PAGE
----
Feasibility analysis of heart rate monitoring of construction workers using a photoplethysmography (PPG) sensor embedded in a wristband-type activity tracker

Sungjoo Hwang, Joonoh Seo, Houtan Jebelli, Sang Hyun Lee

Research output: Journal article publicationJournal articleAcademic researchpeer-review

99 Citations (Scopus)


With increasing concerns regarding occupational safety and health, managing excessive physical workloads of workers is critical to prevent workers' fatigue, injuries, errors, or accidents at physically demanding workplaces such as construction. In this regard, heart rate (HR) is an effective physiological indicator of workers' physical demands. Currently, off-the-shelf wearable activity trackers (e.g., wristband-type) can monitor a worker's HR with its embedded photoplethysmography (PPG) sensor. However, PPG signals can be highly affected by signal noises resulted from user's movements, and thus the exact HR extraction from a wristband-type PPG may not be sufficiently accurate during intensive construction tasks. In this paper, we investigate the accuracy of a PPG sensor embedded in a wristband-type tracker to see if it can be used for construction. Through field data collection from seven construction workers, we conduct a comparative HR analysis between a PPG sensor and an electrocardiography (ECG) sensor in a chest strap used as ground truth. The results show that a PPG-based HR sensor in a wristband-type activity tracker has a potential for practicable HR monitoring of construction workers with 4.79% of mean-average-percentage-error (MAPE) and 0.85 of correlation coefficient for whole datasets (4.44%, 4.52%, and 5.33% of MAPEs and 0.89, 0.70, and 0.61 of correlation coefficients during light works with < 90 bpm of HRs, moderate works with 90–110 bpm of HRs, and heavy works with > 110 bpm of HRs, respectively). Because there is still room for improvement of the accuracy, particularly during heavy works, we also investigate the factors affecting the accuracy of HR monitoring using inequality statistics. From this secondary investigation, we found the major sources of error including noises from motion artifacts. With advanced noise-cancellation techniques, it is expected that that field HR monitoring using wearable activity trackers can be used to evaluate worker's physical demands from diverse construction tasks in a non-intrusive and affordable way. As a result, our work will help manage excessive workloads (e.g., flexing work/rest plans) so that a worker can sustain his/her given tasks during working time in a safer and healthier way.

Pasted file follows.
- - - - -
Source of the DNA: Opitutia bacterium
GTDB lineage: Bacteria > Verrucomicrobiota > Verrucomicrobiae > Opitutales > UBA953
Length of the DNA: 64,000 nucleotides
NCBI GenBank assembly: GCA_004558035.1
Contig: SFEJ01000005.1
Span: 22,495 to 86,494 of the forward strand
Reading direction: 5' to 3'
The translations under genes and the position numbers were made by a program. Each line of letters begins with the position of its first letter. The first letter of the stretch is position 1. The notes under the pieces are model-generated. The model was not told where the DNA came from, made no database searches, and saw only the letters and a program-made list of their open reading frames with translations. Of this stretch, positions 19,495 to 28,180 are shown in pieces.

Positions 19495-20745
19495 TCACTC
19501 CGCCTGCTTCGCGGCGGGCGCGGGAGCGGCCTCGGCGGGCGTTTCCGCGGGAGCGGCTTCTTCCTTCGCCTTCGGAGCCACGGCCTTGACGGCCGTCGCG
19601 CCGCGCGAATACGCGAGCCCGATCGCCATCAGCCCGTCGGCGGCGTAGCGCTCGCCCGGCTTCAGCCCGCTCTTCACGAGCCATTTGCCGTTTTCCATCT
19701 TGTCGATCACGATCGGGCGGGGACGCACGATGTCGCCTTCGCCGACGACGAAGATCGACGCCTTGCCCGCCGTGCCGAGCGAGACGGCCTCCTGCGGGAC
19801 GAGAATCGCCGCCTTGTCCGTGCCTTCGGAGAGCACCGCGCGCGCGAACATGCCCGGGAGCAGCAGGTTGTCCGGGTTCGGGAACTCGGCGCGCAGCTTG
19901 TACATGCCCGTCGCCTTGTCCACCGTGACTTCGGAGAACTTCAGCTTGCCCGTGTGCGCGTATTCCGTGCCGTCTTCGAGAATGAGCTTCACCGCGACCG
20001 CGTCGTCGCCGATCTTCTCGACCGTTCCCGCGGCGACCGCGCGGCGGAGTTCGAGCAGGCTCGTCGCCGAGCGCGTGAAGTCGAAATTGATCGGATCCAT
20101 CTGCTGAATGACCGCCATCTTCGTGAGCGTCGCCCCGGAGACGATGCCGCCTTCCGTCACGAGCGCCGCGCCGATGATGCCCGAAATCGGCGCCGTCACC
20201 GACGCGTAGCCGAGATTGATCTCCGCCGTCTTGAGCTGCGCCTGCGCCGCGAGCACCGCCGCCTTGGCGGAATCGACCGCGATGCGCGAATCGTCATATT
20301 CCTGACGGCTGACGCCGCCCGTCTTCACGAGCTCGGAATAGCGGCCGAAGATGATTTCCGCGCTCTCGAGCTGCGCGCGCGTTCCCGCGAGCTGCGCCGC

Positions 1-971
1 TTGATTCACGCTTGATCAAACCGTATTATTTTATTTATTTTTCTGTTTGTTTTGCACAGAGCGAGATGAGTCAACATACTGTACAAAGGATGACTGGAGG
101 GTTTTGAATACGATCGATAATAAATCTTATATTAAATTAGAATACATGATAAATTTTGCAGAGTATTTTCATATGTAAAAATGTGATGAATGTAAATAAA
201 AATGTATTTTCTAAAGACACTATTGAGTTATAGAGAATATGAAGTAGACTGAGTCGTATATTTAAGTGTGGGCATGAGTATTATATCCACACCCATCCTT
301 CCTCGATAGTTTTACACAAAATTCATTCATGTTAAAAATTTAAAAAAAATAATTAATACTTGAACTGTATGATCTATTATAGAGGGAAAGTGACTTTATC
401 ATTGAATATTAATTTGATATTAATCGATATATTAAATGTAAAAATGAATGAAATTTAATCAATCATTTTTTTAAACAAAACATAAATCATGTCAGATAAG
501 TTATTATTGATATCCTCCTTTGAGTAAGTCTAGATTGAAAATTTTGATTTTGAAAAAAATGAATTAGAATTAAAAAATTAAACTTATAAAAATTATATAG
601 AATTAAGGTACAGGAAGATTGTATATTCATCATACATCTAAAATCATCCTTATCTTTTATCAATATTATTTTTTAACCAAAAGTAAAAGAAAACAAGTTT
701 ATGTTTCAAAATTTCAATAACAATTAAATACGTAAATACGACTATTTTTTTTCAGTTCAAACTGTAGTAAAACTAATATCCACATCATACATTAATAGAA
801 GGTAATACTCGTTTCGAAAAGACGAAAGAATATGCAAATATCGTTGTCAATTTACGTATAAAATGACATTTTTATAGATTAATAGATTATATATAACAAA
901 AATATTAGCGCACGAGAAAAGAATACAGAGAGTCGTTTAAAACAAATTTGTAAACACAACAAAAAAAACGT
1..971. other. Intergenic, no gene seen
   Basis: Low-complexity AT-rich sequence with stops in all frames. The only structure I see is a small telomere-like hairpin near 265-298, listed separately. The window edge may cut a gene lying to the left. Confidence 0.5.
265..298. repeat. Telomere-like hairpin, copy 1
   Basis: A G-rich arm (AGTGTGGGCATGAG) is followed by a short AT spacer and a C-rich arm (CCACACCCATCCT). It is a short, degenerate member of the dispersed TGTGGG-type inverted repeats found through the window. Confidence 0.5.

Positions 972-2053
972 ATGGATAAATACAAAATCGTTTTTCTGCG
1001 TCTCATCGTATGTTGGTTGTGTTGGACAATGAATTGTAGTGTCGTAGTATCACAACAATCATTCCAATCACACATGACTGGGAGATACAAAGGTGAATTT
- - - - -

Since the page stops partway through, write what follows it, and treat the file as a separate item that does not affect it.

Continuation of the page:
Original languageEnglish
Pages (from-to)372-381
Number of pages10
JournalAutomation in Construction
Issue numberPart 2
Publication statusPublished - 1 Nov 2016


  • Construction worker
  • Heart rate
  • Occupational health
  • Remote sensing
  • Work physiology

ASJC Scopus subject areas

  • Control and Systems Engineering
  • Civil and Structural Engineering
  • Building and Construction


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